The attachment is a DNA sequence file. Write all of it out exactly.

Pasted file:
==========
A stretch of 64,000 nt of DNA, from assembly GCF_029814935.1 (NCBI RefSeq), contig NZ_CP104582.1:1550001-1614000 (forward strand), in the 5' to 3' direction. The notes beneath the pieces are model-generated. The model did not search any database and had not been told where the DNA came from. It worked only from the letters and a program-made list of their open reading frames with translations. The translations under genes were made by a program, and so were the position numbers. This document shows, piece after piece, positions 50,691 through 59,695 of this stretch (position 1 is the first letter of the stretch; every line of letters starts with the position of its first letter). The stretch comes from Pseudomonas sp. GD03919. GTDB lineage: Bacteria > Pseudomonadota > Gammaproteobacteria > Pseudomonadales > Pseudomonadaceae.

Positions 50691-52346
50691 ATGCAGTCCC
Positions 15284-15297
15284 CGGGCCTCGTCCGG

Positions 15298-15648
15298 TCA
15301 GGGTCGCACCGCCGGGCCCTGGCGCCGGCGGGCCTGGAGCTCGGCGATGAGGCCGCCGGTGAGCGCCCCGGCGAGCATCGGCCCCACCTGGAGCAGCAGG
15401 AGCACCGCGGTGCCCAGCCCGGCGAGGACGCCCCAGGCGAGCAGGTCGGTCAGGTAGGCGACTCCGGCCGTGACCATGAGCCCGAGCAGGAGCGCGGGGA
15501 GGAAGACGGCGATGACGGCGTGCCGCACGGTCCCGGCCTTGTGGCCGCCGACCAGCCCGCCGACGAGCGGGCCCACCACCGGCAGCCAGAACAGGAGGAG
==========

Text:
A stretch of 64,000 nt of DNA, from assembly GCF_029814935.1 (NCBI RefSeq), contig NZ_CP104582.1:1550001-1614000 (forward strand), in the 5' to 3' direction. The notes beneath the pieces are model-generated. The model did not search any database and had not been told where the DNA came from. It worked only from the letters and a program-made list of their open reading frames with translations. The translations under genes were made by a program, and so were the position numbers. This document shows, piece after piece, positions 50,691 through 59,695 of this stretch (position 1 is the first letter of the stretch; every line of letters starts with the position of its first letter). The stretch comes from Pseudomonas sp. GD03919. GTDB lineage: Bacteria > Pseudomonadota > Gammaproteobacteria > Pseudomonadales > Pseudomonadaceae.

Positions 50691-52346
50691 ATGCAGTCCC
Positions 15284-15297
15284 CGGGCCTCGTCCGG

Positions 15298-15648
15298 TCA
15301 GGGTCGCACCGCCGGGCCCTGGCGCCGGCGGGCCTGGAGCTCGGCGATGAGGCCGCCGGTGAGCGCCCCGGCGAGCATCGGCCCCACCTGGAGCAGCAGG
15401 AGCACCGCGGTGCCCAGCCCGGCGAGGACGCCCCAGGCGAGCAGGTCGGTCAGGTAGGCGACTCCGGCCGTGACCATGAGCCCGAGCAGGAGCGCGGGGA
15501 GGAAGACGGCGATGACGGCGTGCCGCACGGTCCCGGCCTTGTGGCCGCCGACCAGCCCGCCGACGAGCGGGCCCACCACCGGCAGCCAGAACAGGAGGAG